Likewise, Marcos independent fiduciary investment committee, made up of the most senior people at the firm, can make swift decisions on asset allocation and the introduction of new asset classes that would otherwise require a lengthy effort to win over a board of trustees. For example, for Marcos first set of independent fiduciary clients, we took a good hunk of the fixed-income allocations and put it in funds of hedge funds, with the same level of volatility, Mr. Marco said. The results have worked out fabulously well.
That ability to be nimble has helped the Bricklayers International Union a client of Marcos since the firms founding and its first independent fiduciary client garner the highest returns of any of the firms clients during the past two years, Mr. Marco said. The portfolio enjoyed a gain of more than 15% for 2006 alone, he said.
Clients also enjoy lower money management fees. Marco acts as the only point of contact for money managers serving independent fiduciary clients, reducing demands on those managers in terms of time and travel. In return, weve been pretty successful negotiating reductions in fees of up to 10 basis points, Mr. Marco said.
From talk to action
Mr. Marco said the decision to launch the business grew out of a chat he had with John J. Flynn, the Bricklayers board co-chairman, following a grueling meeting in mid-2004 that included presentations by nine different managers to fill three separate searches.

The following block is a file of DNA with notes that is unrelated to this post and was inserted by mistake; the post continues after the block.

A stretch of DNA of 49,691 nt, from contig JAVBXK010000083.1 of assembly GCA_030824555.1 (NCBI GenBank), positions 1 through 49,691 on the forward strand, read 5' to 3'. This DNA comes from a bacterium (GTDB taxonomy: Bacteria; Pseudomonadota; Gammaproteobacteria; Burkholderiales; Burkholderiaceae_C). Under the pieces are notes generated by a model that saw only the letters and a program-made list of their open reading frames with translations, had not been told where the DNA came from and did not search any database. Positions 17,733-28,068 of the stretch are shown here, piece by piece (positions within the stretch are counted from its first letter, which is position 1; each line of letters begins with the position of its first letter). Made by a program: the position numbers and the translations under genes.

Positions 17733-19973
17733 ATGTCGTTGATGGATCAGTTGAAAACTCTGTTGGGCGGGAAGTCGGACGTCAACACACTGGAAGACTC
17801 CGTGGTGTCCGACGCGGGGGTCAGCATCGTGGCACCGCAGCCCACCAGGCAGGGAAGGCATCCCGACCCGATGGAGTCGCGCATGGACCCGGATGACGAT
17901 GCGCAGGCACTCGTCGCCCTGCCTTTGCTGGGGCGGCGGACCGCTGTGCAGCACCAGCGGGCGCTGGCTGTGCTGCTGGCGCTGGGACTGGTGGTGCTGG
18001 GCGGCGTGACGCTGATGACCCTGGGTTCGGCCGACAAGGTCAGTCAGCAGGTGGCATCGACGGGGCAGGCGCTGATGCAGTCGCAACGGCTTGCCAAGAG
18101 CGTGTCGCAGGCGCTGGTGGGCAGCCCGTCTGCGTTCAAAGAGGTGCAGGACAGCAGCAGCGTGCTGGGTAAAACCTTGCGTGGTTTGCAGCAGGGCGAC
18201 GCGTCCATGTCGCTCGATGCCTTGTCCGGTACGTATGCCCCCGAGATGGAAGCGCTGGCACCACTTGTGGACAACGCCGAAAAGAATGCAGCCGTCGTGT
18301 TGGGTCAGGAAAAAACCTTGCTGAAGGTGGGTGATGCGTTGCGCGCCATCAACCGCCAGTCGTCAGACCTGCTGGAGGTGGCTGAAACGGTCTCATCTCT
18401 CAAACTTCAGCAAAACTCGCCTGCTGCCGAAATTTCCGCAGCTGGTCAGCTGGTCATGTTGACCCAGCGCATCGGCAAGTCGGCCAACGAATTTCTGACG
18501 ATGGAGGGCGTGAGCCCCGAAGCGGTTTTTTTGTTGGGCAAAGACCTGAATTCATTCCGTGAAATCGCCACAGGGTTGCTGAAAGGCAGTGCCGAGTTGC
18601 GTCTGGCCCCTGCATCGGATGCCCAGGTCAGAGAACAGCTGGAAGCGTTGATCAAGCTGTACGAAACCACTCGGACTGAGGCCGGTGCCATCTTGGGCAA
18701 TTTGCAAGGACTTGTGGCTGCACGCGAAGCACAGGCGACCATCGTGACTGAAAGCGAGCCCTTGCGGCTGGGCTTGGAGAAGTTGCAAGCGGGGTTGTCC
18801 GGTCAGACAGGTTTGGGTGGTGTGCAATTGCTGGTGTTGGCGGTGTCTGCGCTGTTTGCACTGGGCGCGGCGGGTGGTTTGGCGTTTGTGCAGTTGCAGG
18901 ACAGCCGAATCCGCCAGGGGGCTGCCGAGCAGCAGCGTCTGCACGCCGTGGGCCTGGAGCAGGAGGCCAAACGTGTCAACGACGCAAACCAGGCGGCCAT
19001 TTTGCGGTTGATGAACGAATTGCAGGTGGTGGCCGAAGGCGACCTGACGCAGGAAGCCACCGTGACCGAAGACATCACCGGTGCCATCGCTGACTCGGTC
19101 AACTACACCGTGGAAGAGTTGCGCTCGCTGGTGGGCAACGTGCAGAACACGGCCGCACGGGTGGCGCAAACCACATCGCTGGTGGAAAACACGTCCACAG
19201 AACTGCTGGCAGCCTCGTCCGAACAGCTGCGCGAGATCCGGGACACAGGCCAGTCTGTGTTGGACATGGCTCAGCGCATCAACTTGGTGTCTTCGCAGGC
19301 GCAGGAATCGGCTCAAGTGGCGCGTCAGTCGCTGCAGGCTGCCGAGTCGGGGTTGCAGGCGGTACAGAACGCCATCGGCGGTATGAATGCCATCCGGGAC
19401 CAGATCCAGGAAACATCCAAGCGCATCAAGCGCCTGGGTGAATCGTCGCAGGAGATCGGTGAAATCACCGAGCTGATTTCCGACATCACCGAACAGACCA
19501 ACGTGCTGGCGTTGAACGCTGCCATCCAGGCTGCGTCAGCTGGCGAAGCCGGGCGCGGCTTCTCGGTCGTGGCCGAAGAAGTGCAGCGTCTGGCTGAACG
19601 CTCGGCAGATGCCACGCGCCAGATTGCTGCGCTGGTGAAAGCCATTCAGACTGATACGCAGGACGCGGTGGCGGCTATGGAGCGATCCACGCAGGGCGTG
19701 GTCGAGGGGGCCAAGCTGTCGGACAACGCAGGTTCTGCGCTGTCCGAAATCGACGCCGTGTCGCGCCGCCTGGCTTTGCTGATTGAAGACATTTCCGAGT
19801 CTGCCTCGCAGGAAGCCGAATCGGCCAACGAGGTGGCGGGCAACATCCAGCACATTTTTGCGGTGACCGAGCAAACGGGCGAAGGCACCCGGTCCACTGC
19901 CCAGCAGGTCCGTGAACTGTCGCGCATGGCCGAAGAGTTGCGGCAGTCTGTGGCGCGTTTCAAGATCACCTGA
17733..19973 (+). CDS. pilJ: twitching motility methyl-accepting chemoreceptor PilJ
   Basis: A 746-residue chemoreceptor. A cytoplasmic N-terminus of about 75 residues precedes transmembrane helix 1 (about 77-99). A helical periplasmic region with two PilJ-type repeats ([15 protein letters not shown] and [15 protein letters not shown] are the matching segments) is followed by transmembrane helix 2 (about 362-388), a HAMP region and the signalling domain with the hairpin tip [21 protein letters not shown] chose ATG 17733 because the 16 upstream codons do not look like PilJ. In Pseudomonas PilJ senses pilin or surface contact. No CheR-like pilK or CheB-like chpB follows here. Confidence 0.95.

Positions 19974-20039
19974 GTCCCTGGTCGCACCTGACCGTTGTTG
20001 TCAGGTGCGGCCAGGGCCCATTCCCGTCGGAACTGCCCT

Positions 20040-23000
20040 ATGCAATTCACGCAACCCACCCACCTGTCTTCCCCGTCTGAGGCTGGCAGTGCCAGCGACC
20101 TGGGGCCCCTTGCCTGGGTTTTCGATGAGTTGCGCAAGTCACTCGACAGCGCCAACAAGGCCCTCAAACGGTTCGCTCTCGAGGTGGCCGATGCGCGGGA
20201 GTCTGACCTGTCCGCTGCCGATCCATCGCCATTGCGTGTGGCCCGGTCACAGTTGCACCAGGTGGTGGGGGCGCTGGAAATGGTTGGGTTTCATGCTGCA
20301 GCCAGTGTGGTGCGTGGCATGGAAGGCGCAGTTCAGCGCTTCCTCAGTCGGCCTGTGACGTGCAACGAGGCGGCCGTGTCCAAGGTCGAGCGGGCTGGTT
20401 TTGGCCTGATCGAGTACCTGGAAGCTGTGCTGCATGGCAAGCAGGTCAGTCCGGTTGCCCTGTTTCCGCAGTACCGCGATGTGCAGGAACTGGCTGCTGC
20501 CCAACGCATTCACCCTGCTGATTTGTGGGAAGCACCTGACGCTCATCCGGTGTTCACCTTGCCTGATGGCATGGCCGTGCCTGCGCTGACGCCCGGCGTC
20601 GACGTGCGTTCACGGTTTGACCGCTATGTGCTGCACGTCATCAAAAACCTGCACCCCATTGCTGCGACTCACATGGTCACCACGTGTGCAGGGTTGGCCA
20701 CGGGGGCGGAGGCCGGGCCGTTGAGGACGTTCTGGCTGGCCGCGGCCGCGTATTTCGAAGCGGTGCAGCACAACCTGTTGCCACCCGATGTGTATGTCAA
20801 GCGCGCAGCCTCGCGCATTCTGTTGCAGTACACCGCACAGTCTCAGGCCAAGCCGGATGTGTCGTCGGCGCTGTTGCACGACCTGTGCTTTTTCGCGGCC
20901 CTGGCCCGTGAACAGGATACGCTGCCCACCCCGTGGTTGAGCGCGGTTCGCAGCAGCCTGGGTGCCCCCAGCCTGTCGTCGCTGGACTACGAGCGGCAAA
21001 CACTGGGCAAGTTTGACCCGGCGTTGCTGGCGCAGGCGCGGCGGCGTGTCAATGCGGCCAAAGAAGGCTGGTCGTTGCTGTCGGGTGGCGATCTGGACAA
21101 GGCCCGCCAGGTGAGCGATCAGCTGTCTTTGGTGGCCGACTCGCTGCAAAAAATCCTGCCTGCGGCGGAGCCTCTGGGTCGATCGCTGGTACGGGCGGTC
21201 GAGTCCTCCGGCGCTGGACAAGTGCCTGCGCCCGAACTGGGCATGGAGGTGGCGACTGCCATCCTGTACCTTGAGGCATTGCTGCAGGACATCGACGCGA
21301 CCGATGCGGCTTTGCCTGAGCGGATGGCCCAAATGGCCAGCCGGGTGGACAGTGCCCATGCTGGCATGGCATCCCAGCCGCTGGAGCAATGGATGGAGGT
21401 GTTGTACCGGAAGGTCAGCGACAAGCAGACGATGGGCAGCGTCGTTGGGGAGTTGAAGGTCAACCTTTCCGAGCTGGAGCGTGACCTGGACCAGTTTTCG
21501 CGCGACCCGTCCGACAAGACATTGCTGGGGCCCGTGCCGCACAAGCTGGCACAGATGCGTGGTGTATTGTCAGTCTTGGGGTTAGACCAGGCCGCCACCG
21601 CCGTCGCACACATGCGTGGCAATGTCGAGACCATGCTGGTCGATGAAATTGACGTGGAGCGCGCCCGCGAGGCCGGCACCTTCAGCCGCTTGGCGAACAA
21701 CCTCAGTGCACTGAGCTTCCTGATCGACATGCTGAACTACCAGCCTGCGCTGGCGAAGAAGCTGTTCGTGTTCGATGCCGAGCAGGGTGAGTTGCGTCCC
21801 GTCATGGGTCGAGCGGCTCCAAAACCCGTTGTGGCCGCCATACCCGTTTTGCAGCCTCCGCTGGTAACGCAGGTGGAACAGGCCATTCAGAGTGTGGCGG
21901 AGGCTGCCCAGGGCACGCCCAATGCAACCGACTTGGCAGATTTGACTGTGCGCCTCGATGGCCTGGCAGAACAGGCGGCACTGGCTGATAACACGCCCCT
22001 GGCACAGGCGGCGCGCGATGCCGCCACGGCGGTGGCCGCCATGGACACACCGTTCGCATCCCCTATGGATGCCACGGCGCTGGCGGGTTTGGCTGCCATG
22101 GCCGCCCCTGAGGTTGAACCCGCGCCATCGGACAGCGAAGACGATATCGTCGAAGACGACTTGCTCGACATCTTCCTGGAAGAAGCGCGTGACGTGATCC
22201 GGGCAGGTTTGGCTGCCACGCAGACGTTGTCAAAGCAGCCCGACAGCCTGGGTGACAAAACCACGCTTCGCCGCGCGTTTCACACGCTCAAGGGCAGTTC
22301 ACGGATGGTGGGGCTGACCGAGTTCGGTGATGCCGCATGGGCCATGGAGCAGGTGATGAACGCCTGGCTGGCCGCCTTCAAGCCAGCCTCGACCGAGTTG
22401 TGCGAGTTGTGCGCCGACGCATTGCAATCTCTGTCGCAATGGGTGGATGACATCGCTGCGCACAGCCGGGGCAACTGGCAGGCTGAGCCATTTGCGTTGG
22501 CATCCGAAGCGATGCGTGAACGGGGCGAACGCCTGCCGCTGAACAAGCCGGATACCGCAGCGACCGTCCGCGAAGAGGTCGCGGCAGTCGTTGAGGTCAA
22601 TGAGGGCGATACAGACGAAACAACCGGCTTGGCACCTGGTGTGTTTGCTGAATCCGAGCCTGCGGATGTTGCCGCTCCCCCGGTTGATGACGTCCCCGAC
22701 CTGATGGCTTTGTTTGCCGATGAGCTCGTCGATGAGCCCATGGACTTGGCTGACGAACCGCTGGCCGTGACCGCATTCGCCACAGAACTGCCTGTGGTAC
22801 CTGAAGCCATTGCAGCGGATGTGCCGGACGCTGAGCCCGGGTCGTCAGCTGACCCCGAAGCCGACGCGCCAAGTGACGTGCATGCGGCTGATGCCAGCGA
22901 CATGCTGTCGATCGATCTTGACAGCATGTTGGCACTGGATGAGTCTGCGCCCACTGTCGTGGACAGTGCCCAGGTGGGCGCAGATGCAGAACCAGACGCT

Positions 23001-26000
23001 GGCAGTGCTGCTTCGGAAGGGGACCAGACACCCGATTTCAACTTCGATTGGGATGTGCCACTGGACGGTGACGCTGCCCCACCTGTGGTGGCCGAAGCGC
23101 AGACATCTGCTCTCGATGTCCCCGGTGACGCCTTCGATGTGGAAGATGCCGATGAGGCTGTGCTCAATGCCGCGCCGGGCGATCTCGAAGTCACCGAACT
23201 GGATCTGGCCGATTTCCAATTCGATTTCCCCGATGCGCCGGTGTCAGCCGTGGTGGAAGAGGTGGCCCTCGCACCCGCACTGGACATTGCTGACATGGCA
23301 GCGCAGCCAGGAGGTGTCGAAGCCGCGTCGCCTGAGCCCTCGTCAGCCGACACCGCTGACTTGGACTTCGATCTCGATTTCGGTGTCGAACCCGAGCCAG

Afterward, Mr. Flynn asked Mr. Marco if he would be able to pick the best of three proposals for tile work on a new building. When Mr. Marco said he wouldnt have a clue, Mr. Flynn suggested his board members often felt the same way. Marcos independent fiduciary business was born out of the ensuing talks with the Bricklayers to find a better way, said Mr. Marco.
Mr. Flynn wasnt immediately available for comment, but David Stupar, executive director of the Bricklayers International pension fund, said Marcos transition from a consulting role to its current independent fiduciary role has been smooth, even as the firm reshuffled the funds manager lineup and added some new asset classes.
Mr. Stupar said the Bricklayers board now meets with Marco once a month, instead of quarterly. Meetings typically last 30 minutes or so, but can go longer if theres some new development to discuss, he said.
With Marco playing a new role, independent fiduciary clients have had to retain a new consultant to oversee the work Marco is doing. The Service Employees International Unions Mr. Abrecht said his plan, which chose Marco to take on the role of independent fiduciary last September after putting out a referral for proposals, picked Washington, D.C.-based Independent Fiduciary Services Inc. as its new consultant.
Asked about potential conflicts of interest, such as giving independent fiduciary clients preferred access to managers facing capacity constraints, Mr. Marco said his firm does the same research at the same time for all clients. The only difference with the independent fiduciary service is that, instead of advising trustees to make the best decisions, Marcos employees get to act on their convictions, he said. That structure puts a lot of pressure on Marco to get it right, but at the same time its highly rewarding, he said.